February 12 roundup

by Walter Olson on February 12, 2007

  • Divorcing Brooklyn couple has put up sheetrock wall dividing house into his and hers [L.A. Times, AP/Newsday]

  • Boston Herald appeals $2 million libel award to Judge Ernest Murphy, whom the paper had portrayed as soft on criminals (earlier: Dec. 8 and Dec. 23, 2005) [Globe via Romenesko]

  • Updating Jul. 8 story: Georgia man admits he put poison in his kids’ soup in hopes of getting money from Campbell Soup Co. [AP/AccessNorthGeorgia]

  • Witness talks back to lawyer at deposition [YouTube via Bainbridge, %&*#)!* language]

  • Prominent UK business figure says overprotective schools producing generation of “cotton wool kids” [Telegraph]

  • State agents swoop down on Montana antique store and seize roulette wheel from 1880s among other “unlicensed gambling equipment” [AP/The Missoulian]

  • “You, gentlemen, are no barristers. You are just two litigators. On Long Island.” [Lat and commenter]

  • Some Dutch municipalities exclude dads from town-sponsored kids’ playgroups, so as not to offend devout Muslim moms [Crooked Timber]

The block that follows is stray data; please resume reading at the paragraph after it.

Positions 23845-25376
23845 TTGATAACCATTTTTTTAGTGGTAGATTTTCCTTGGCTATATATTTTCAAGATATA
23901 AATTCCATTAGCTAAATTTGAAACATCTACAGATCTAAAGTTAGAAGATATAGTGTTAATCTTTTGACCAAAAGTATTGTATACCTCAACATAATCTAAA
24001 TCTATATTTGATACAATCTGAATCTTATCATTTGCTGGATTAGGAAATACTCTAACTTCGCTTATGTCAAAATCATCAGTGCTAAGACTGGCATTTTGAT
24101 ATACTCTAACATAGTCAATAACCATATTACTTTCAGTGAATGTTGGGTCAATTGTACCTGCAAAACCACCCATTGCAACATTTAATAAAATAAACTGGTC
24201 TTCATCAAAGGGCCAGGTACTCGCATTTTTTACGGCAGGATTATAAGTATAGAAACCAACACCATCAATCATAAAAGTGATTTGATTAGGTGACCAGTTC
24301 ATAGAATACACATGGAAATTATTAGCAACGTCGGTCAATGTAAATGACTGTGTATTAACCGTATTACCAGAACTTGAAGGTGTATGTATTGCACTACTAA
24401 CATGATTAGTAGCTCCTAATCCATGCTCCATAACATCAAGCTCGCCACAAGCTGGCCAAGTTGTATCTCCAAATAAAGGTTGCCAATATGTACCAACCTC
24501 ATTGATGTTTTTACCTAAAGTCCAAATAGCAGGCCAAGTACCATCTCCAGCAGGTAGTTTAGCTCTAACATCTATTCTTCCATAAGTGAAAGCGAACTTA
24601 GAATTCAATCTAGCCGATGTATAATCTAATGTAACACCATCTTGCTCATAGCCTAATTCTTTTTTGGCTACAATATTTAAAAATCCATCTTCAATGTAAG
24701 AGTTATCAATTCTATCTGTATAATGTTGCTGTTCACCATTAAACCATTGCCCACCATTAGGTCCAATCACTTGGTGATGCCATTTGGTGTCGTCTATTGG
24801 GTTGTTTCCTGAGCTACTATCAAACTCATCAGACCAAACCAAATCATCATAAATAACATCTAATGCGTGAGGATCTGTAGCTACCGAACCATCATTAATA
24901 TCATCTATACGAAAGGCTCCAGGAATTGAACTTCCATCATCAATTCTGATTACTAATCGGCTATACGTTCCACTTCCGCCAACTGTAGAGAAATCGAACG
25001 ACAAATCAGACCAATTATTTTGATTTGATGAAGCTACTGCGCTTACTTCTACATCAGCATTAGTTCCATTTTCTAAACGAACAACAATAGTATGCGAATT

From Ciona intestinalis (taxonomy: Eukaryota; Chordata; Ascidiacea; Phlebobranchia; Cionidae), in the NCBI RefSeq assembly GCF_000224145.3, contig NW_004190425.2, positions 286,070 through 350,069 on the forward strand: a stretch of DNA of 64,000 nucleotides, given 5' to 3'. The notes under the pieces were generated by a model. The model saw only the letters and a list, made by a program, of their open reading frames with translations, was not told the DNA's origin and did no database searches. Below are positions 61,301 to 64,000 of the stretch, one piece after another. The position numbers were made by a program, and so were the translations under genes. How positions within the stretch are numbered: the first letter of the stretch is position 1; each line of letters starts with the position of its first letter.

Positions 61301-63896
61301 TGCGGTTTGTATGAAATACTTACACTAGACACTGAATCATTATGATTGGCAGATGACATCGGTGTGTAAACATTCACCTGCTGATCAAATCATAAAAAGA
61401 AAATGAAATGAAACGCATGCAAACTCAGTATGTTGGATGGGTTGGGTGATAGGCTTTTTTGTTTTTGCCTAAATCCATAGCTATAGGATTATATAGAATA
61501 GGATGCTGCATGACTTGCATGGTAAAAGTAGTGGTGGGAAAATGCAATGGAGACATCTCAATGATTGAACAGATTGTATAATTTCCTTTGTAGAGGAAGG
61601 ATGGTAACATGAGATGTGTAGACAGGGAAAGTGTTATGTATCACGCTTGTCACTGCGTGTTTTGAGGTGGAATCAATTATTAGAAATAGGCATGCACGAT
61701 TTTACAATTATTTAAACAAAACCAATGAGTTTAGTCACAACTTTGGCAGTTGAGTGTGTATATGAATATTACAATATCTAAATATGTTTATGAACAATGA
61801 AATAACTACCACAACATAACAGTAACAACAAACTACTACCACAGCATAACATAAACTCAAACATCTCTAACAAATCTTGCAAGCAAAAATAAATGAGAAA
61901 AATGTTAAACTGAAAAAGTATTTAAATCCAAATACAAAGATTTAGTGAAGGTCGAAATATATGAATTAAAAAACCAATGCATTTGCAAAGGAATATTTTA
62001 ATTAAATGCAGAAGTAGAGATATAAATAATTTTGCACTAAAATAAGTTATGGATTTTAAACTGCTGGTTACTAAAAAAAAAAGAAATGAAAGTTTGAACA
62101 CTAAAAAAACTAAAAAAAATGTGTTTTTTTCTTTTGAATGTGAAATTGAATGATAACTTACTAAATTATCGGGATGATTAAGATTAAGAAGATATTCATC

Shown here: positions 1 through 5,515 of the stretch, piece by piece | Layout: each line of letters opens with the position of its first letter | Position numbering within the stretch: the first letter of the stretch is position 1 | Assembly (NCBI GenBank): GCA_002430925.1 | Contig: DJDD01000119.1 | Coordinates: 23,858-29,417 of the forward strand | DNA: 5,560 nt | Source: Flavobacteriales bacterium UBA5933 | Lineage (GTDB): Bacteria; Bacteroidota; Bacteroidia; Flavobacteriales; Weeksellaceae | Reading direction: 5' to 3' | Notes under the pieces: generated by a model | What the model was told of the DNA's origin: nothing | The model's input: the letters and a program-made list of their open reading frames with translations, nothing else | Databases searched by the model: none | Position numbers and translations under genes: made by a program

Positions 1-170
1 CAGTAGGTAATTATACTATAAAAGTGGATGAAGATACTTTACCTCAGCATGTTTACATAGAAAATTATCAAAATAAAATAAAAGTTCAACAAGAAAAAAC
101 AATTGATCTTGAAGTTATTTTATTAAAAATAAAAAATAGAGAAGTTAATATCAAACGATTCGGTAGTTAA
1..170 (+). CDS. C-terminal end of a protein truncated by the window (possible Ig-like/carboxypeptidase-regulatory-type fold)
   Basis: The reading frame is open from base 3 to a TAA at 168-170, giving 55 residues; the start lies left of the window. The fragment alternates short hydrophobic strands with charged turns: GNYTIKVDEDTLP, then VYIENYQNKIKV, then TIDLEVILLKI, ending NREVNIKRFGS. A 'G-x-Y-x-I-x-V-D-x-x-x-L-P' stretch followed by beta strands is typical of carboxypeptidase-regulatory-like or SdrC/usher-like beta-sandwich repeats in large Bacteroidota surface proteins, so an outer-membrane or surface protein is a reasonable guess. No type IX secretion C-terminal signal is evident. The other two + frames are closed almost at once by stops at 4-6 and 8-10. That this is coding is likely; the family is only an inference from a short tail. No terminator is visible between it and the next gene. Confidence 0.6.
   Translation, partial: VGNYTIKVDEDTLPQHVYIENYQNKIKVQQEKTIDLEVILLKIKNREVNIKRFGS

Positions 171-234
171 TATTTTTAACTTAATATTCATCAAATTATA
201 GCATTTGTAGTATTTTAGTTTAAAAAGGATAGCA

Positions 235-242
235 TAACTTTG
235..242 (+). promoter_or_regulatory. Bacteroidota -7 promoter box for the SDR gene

• As mayor, Rudy Giuliani didn’t hesitate to stand up to the greens when he thought they were wrong [Berlau @ CEI]

  • Australia: funeral homes, fearing back injury claims, now discouraging the tradition of family members and friends being pallbearers [Sydney Morning Herald]

  • Asserting 200-year-old defect in title, Philly’s Cozen & O’Connor represents Indian tribe in failed lawsuit laying claim to land under Binney & Smith Crayola factory [three years ago on Overlawyered]

{ 2 comments }

1 nevins 02.12.07 at 1:15 pm

The roulette wheel story raises more interesting possibilities. Medical devices are regulated by the FDA and bear a notice that they are only ‘for sale or use on the order of a physician only’. So all that antique medical gear in museums and in private hands is similarly at risk from aggressive policing. That and my collection of equipment includes mercury filled blood pressure devices, so the EPA can join the raid with moon suits.

2 Colin 02.15.07 at 5:20 am

Re-reading the Indian land case, I note that the original treaty was based in English law. Doesn’t that open up the principle of “squatters rights” to the later settlers?
It’s “old” English law so probablt relevant!

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